Bush's War in Iraq Is Boon for Memoirs, Odes, Ads, Jeremiads
May 22 (Bloomberg) -- With its inimitable mix of murderous
mismanagement and high-falutin' rhetoric, the Bush White House is a
boon to publishers. Here are the highlights so far:
``The Assassins' Gate: America in Iraq'' by George Packer (Farrar,
Straus & Giroux). Packer, a self-described liberal hawk, was initially
in favor of invading Iraq to oust Saddam Hussein. His award-winning
book is a visceral chronicle of his four trips to Iraq for the New
Yorker magazine and his growing dismay as he witnesses neocon
mismanagement, incompetence and ignorance at home and abroad.
``Cobra II: The Inside Story of the Invasion and Occupation of Iraq''
by Michael R. Gordon and Bernard E. Trainor (Pantheon). Gordon, a
correspondent for the New York Times, and Trainor, a retired Marine
Corps lieutenant general, had face-to- face access to General Tommy
Franks, Secretary of Defense Donald Rumsfeld and others during the
planning and execution of the war. They demonstrate how the
administration's overconfidence undermined the mission from the very
``Night Draws Near: Iraq's People in the Shadow of America's War'' by
Anthony Shadid (Henry Holt). Shadid, an Arabic-speaking Lebanese
American, captures the elusive man-in- the-Iraqi-street perspective of
the invasion. He offers wrenching profiles of everyday Iraqis from
families cowering in bombed-out apartments to raw, terrified police
``In the Belly of the Green Bird: The Triumph of the Martyrs in Iraq''
by Nir Rosen (Free Press). Another Arabic- speaking journalist, Rosen
considers the war from the point of view of the violent Sunni and Shia
insurgents as they fight for control of the country. Rosen discovers
the one thing these ancient enemies have in common is a hatred of the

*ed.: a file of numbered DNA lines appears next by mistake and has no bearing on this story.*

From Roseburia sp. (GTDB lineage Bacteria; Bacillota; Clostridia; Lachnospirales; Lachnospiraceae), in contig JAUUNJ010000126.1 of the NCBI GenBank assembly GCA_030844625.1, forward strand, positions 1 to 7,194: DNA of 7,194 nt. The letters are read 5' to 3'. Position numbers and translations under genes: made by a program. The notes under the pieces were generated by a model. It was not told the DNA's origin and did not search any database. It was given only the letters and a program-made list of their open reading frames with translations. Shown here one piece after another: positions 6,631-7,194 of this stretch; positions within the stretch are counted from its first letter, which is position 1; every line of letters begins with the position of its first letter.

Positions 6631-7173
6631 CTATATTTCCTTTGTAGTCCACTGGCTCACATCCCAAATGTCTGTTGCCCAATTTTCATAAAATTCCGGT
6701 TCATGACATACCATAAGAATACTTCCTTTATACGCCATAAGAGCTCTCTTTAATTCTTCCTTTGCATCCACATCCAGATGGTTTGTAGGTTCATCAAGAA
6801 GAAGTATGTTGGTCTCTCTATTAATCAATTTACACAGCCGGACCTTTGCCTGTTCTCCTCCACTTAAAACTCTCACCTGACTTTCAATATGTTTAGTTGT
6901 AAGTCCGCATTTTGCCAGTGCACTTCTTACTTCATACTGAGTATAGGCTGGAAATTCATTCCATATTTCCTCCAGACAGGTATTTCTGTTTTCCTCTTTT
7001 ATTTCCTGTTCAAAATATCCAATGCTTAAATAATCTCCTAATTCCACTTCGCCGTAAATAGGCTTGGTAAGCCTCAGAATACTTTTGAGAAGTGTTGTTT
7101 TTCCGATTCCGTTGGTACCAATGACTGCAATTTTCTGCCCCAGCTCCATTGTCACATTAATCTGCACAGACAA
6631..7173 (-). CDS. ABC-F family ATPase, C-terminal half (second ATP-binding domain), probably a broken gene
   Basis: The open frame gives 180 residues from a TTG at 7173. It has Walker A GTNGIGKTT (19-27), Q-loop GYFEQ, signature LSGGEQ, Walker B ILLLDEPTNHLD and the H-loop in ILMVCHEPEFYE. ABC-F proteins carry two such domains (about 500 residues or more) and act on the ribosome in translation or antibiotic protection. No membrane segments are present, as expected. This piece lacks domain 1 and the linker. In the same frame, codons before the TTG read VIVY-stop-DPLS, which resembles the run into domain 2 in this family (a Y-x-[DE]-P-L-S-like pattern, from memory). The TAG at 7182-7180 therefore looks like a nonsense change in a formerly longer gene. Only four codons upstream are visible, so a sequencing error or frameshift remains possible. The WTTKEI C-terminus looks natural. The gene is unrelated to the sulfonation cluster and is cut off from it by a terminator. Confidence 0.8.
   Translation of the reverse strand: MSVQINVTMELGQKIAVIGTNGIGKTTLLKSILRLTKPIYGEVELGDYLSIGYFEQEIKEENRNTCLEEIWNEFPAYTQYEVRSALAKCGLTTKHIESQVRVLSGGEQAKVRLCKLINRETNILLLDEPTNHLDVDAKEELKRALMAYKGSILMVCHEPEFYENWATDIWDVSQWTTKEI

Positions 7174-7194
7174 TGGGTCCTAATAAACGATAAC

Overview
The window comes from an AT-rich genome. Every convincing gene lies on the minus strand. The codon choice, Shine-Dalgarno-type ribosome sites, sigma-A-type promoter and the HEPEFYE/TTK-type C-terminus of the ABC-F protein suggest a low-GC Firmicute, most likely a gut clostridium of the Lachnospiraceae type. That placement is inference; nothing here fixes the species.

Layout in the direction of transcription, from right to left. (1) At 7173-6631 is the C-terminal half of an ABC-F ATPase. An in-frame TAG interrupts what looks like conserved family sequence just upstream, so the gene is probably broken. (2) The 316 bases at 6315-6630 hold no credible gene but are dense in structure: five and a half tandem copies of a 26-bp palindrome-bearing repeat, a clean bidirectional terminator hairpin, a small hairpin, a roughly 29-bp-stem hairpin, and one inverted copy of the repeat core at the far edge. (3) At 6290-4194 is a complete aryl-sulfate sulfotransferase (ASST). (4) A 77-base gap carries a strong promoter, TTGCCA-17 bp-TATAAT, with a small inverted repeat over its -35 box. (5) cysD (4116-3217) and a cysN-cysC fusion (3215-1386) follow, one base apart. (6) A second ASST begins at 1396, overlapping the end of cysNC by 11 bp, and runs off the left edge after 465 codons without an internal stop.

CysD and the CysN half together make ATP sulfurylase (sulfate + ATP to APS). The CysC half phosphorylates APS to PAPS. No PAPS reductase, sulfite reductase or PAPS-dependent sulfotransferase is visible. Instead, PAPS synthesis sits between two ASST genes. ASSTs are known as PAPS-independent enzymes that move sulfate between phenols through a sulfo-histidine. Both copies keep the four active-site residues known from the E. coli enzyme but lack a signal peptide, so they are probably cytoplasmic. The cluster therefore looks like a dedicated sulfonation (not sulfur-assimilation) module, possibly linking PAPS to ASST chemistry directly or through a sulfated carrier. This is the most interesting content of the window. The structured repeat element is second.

``The End of Iraq: How American Incompetence Created a War Without
End'' by Peter W. Galbraith (Simon & Schuster). The former U.S.
ambassador to Croatia knows something about civil war. As the title
makes clear, he's expecting Kurds, Shia and Sunnis to pull the place
apart. It's our moral obligation to stop them, he thinks, but if we
can't, then we need to find a way to give each group its own autonomy.
(To be published in July).
``My Year in Iraq: The Struggle to Build a Future of Hope'' by L. Paul
Bremer III (Simon & Schuster). Following the fall of Saddam Hussein in
April 2003, Bremer became the U.S. administrator of Iraq for 13
months. It was his shortsighted decision to disband the Iraqi army
(and create marauding bands of malcontents). Still, given his
thankless task of filling the power vacuum, one finishes what amounts
to his diary feeling a degree of sympathy.
``Plan of Attack'' and ``Bush at War'' by Bob Woodward (Simon &
Schuster). Of all the reporters squeezing into the notoriously
impenetrable Bush White House, Woodward may have the best access.
These two books dissected Bush's leadership throughout the planning
and execution of the Iraq invasion. A third as yet untitled book, to
be published this September, covers the occupation thus far, and
Bush's struggle to deal with an increasingly unsupportive American
``Rebel-in-Chief: Inside the Bold and Controversial Presidency of
George W. Bush'' by Fred Barnes (Crown). This hagiographical
assessment from an editor of the Weekly Standard and Fox News host
co-opts the language of critics and argues that Bush's faith-based,
agenda-driven politics has made him an ``insurgent force'' in
``Lapdogs: How the Press Rolled Over for Bush'' by Eric Boehlert (Free
Press). Despite the administration's obvious disdain for the press and
its near constant whine about bias, Boehlert says the mainstream media